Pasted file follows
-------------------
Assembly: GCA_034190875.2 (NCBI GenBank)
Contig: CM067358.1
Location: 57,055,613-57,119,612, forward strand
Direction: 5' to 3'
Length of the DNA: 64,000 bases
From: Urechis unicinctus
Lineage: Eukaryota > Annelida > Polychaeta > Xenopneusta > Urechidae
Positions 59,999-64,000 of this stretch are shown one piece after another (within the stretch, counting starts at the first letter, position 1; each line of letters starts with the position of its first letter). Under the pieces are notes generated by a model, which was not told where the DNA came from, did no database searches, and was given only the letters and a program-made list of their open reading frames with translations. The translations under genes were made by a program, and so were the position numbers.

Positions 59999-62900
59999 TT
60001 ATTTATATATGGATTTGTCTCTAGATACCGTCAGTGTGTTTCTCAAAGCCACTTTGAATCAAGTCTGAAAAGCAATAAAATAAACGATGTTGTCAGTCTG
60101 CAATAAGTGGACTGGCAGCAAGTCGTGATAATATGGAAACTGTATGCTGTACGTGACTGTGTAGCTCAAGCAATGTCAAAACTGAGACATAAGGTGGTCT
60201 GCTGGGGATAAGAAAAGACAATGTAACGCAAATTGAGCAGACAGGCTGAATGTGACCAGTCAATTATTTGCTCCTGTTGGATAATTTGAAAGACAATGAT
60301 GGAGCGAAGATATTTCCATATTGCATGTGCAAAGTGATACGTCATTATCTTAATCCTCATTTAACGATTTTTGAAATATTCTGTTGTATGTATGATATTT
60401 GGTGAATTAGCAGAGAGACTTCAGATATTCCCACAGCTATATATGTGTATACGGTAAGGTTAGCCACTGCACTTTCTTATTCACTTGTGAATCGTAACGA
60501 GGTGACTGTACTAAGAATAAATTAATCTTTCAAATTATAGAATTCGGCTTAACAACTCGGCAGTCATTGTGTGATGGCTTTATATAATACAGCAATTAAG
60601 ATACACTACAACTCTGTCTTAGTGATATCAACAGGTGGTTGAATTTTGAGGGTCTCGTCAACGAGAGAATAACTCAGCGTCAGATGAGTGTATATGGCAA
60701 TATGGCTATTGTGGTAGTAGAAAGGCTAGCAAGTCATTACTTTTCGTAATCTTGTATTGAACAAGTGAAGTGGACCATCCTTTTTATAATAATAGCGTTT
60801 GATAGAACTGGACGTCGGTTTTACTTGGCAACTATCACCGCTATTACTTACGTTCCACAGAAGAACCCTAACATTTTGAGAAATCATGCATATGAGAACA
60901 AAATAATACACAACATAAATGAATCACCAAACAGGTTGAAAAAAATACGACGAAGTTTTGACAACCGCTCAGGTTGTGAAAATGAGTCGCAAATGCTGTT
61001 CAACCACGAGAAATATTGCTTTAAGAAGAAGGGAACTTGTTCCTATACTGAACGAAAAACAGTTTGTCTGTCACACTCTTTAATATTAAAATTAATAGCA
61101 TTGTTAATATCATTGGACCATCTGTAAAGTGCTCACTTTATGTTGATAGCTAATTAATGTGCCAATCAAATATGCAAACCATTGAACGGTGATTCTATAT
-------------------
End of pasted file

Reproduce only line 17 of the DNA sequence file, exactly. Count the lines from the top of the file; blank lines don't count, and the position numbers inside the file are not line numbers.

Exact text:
60601 ATACACTACAACTCTGTCTTAGTGATATCAACAGGTGGTTGAATTTTGAGGGTCTCGTCAACGAGAGAATAACTCAGCGTCAGATGAGTGTATATGGCAA